If the judge is satisfied with your answers, then you will need to contact an Adoul (if you haven’t already).  It is best if you have an Adoul from the beginning. They will help your process go much more quickly. We were lucky with our Adoul, he was always available to help us whenever we needed him and his work was very fast.

Take your documents to the Adoul and wait for him to process your documents.

This is the last step. The Adoul finishes the marriage by providing a marriage certificate for both of you to complete and that’s it! You’re legally united and married.

Our Marriage: US Citizen Process

If you’re like us, the marriage process requires a bit more attention than usual and the process can be rather slow, especially if you’re not prepared for the paper trail and you’re in a foreign country.

Hopefully sharing our experience will help you if you are looking to marry someone that is living in

another country.

Google is the first stop. I used the marriage information of the US Embassy website for Morocco. I didn’t just use it. I printed it out, made highlights, and notes all over to organize what documents I could acquire in the US and what I needed to wait to collect in Morocco.

Unfortunately, this list did not provide every document that I specifically needed, but luckily Zouhair had a document from an l’Adoul, a religious man who is certified by the government, to follow and piece in anything I was missing from my list.

The documents required for the US citizen:

1. An Affidavit of Nationality and Eligibility to Marry. This document is obtained at the U.S. Consulate General in Casablanca by appointment at: http://morocco.usembassy.gov/appointments-2011.html. This document must be obtained in Morocco.

There is a $50 fee for a Consular Officer to notarize the document. This affidavit is valid for six months from the date it is signed and notarized at the U.S. Consulate.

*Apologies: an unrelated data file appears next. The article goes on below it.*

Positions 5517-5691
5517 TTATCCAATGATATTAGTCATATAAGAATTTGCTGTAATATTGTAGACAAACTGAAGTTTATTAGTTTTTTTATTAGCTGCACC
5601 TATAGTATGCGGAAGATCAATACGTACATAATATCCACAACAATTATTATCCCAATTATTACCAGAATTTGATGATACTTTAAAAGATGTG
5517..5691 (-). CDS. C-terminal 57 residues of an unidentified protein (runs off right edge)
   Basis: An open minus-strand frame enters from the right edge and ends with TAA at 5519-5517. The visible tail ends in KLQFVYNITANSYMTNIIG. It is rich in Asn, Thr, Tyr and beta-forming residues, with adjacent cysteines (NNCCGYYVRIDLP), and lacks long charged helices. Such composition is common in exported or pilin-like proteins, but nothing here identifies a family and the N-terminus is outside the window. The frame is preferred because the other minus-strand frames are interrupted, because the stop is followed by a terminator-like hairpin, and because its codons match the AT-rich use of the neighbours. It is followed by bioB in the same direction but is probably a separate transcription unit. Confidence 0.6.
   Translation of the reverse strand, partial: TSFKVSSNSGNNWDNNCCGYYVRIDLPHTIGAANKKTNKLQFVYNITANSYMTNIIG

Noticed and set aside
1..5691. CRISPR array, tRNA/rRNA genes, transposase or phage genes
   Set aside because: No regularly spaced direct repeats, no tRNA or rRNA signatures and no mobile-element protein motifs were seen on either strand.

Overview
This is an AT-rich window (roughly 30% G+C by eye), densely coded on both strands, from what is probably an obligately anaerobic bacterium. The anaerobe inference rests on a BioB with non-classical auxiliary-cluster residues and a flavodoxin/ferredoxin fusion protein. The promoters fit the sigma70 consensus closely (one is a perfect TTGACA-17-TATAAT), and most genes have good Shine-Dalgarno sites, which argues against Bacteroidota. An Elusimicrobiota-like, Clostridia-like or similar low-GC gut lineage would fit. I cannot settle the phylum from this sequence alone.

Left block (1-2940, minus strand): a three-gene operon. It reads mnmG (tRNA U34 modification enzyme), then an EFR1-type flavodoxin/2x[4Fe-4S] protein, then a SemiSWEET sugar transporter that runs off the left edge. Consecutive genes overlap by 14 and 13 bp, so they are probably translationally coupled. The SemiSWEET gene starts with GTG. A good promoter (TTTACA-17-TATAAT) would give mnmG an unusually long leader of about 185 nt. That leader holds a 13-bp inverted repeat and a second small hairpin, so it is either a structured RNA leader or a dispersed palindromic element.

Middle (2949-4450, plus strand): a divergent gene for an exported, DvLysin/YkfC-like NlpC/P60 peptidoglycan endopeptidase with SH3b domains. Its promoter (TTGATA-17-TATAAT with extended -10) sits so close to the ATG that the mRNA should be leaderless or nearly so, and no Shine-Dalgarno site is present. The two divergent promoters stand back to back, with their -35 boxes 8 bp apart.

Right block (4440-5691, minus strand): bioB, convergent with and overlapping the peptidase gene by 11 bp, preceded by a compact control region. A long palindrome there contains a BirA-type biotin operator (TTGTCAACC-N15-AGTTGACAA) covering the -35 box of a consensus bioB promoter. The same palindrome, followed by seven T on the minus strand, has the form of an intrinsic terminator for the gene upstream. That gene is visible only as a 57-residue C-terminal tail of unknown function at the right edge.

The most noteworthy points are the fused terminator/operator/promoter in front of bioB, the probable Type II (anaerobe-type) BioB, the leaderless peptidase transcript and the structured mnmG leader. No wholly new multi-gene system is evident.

Be sure to make an appointment online before you go at https://evisaforms.state.gov/In structions/ACSSchedulingSystem.asp and print your appointment confirmation page to take with you to the embassy.

If you plan to go with your fiance to the embassy, be aware that he/she may not enter the embassy without their own individual appointment, so plan accordingly for your spouse to wait around an hour (depending on how busy the office is) for you to finish gathering your affidavit from the embassy.

 Before you enter the embassy you may not have any electronics and you and your belongings will be checked by security.

 Once inside the embassy the process is rather simple. Give the man or woman your primary documents and they will process them. After, you will swear that you agree to enter into marriage with a Moroccan, you pay your fees ($100 and credit cards are accepted), and you are given a piece of paper that says you can get married.

 2. Copies of the biographic page of your passport and the page containing your entry date to Morocco.

I notarized mine at home while in Indiana and it was free.

3. If divorced, provide original or certified copies of proof of dissolution of any previous marriage(s).